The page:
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Mustard (Mostert, Mostrich, raw?, organic?)

Mustard (Mostert, Mostrich) is a paste made from ground mustard seeds (organic?) that tastes mildly sweet to spicy, depending on the ingredient and process. Raw
Macronutrient carbohydrates 45.16%
Macronutrient proteins 28.97%
Macronutrient fats 25.87%

The three ratios show the percentage by weight of macronutrients (carbohydrates / proteins / fats) of the dry matter (excl. water).

Ω-6 (LA, 0.4g)
Omega-6 fatty acid such as linoleic acid (LA)
 : Ω-3 (ALA, 0.4g)
Omega-3 fatty acid such as alpha-linolenic acid (ALA)
 = 1:1

Omega-6 ratio to omega-3 fatty acids should not exceed a total of 5:1. Link to explanation.

Here, essential linolenic acid (LA) 0.36 g to essential alpha-linolenic acid (ALA) 0.37 g = 0.96:1.
Ratio Total omega-6 = 0.37 g to omega-3 fatty acids Total = 0.39 g = 0.94:1.
On average, we need about 2 g of LA and ALA per day from which a healthy body also produces EPA and DHA, etc.

Mustard or table mustard is a paste made from mustard seeds from the white, brown and black mustard plants. Depending on the composition, it tastes mildly sweet to very spicy.

Use in the kitchen

Mustard is used in the kitchen as a spice. In addition to table mustard, the whole seeds and mustard powder are also used to season dishes. Mustard is generally vegan.

Salad dressings for delicious raw vegetable salads can be seasoned well with table mustard, such as a balsamic Dijon dressing or an oil-free avocado sauce . Mustard has an emulsifying effect and is therefore a component of mayonnaise and vinaigrette. It also tastes delicious in marinades.

The taste of the mustard paste depends on the mustard seeds used and the method of preparation with water, vinegar or juice from ripe or unripe grapes or other ingredients. You can find out how the typical mustard taste comes about under "Further information".

By mixing the ratio of white mustard seeds , brown mustard seeds and black mustard seeds, you can determine the spiciness of a mustard paste as desired. The mustard seeds differ not only in their color, but also in their spiciness. This is due to the different glycosides they contain. White mustard contains sinalbin and is milder. Brown and black mustard contain sinigrin and are significantly spicier, with brown mustard seeds being less spicy than black mustard seeds. Mustard paste can also be made from mustard powder (mustard flour).

Making your own vegan mustard

When making mustard, the taste and spiciness of the mustard paste is determined by the choice of ingredients. The ratio of the different mustard seeds, the degree of grinding of the seeds and the must or vinegar used give very different tastes and consistencies. Ingredients such as horseradish ,pepper , chili , dried herbs such as thyme , rosemary or tarragon , lemon juice , garlic, turmeric , paprika powder , honey , agave syrup , dates or sugar create taste nuances between sweet and mild, spicy and very hot.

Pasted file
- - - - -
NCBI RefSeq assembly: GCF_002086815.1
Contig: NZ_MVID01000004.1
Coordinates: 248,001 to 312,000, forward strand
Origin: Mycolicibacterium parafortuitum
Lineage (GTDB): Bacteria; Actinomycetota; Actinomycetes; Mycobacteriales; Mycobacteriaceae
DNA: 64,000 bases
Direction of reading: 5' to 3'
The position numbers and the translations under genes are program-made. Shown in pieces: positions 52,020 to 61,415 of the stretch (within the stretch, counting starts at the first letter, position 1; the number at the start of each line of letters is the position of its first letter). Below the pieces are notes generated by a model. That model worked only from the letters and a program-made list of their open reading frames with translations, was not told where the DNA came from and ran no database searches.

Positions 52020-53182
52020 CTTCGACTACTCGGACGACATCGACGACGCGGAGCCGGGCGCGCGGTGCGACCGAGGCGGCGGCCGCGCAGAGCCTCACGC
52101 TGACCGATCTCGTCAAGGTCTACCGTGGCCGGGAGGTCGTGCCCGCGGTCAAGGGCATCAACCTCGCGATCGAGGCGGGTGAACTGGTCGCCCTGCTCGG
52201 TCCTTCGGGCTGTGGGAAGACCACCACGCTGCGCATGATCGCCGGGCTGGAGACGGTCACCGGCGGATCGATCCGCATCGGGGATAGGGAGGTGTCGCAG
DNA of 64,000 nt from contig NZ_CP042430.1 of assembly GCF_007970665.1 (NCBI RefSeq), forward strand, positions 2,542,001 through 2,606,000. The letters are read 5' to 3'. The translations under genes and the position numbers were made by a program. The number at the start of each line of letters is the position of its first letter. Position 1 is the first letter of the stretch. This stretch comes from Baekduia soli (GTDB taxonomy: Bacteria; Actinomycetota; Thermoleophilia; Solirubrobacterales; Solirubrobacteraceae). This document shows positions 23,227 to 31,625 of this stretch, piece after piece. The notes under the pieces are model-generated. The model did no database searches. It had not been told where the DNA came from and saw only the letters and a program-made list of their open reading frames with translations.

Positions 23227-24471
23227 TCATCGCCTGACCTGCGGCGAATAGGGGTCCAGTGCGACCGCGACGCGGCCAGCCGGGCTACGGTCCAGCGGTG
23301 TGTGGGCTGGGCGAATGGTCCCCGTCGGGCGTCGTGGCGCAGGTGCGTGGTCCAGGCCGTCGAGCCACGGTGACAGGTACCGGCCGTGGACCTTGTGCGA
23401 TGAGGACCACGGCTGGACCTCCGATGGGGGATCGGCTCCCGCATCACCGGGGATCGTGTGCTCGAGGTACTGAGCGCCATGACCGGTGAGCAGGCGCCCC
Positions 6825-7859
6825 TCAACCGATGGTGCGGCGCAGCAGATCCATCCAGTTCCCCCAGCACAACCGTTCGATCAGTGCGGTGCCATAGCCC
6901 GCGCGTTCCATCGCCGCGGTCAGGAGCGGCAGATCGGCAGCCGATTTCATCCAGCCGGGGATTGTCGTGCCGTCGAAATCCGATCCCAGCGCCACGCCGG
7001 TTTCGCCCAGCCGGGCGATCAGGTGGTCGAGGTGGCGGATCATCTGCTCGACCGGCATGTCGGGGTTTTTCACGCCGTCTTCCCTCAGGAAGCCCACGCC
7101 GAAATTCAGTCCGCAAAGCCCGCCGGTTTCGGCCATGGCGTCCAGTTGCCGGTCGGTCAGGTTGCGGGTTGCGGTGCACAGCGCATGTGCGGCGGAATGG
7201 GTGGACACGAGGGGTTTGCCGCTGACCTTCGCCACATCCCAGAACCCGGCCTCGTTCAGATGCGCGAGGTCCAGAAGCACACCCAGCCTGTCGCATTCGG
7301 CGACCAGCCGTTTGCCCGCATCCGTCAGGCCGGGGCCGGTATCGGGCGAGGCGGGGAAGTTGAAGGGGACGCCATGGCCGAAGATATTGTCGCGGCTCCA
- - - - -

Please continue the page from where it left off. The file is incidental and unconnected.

For a basic recipe, first put water, vinegar (e.g. apple cider vinegar ) and mustard seeds or mustard powder (if you want to do it faster) in a small bowl. For 200 ml of mustard paste, you need around 50 g of mustard seeds, 60 ml of water and 60 ml of vinegar. Cover and leave this mixture to swell in the fridge. If you use powder, 60-90 minutes is enough; if you use whole mustard seeds, it is best to leave the mixture overnight. As a variation, you can first crush the mustard seeds in a mortar or grind them in a mill and then mix them with water and the other ingredients. Soaking is then no longer necessary, or only necessary for a short time. If the crushed seeds come into contact with water, the spiciness is released.

Then add a little lemon juice and salt and puree until the paste has a creamy consistency. To prepare your own favorite mustard, add herbs, other spices, sweeteners or whole mustard seeds as desired. The mustard is then left to steep for a few hours so that it can develop its full flavor. Then fill it into clean containers. The aromas of mustard oil are very sensitive to heat, which is why low temperatures are important. At higher temperatures, a bitter taste can develop.

Because mustard oil is sensitive to heat, you might assume that practically all mustard is raw quality. When making your own mustard, make sure you use unpasteurized apple cider vinegar and no heat to get raw mustard. Mustard made with balsamic vinegar is not a raw product. Industrially produced mustard from the supermarket is hardly ever raw. Small manufacturers rarely offer mustard in raw quality.

Vegan recipe for a mild mustard

Ingredients (for one jar): 100 g yellow mustard powder (organic), 100 ml white wine vinegar , 50 ml white wine , 1 tbsp liquid honey , ½ tsp salt , 1 tbsp rapeseed oil .

Preparation: Mix all the ingredients in a blender to form a mushy paste, then leave it uncovered for half a day, stirring occasionally. This allows natural fermentation to occur. Store the mixture in screw-top jars for three weeks or longer.

Dried organic herbs such as thyme , rosemary , dill , tarragon or wild garlic give mustard a special touch.

Vegan recipes with mustard can be found under the note: " Recipes that have the most of this ingredient ".

Not only vegans or vegetarians should read this:
Vegans often eat unhealthily. Avoidable nutritional errors

Purchasing - Storage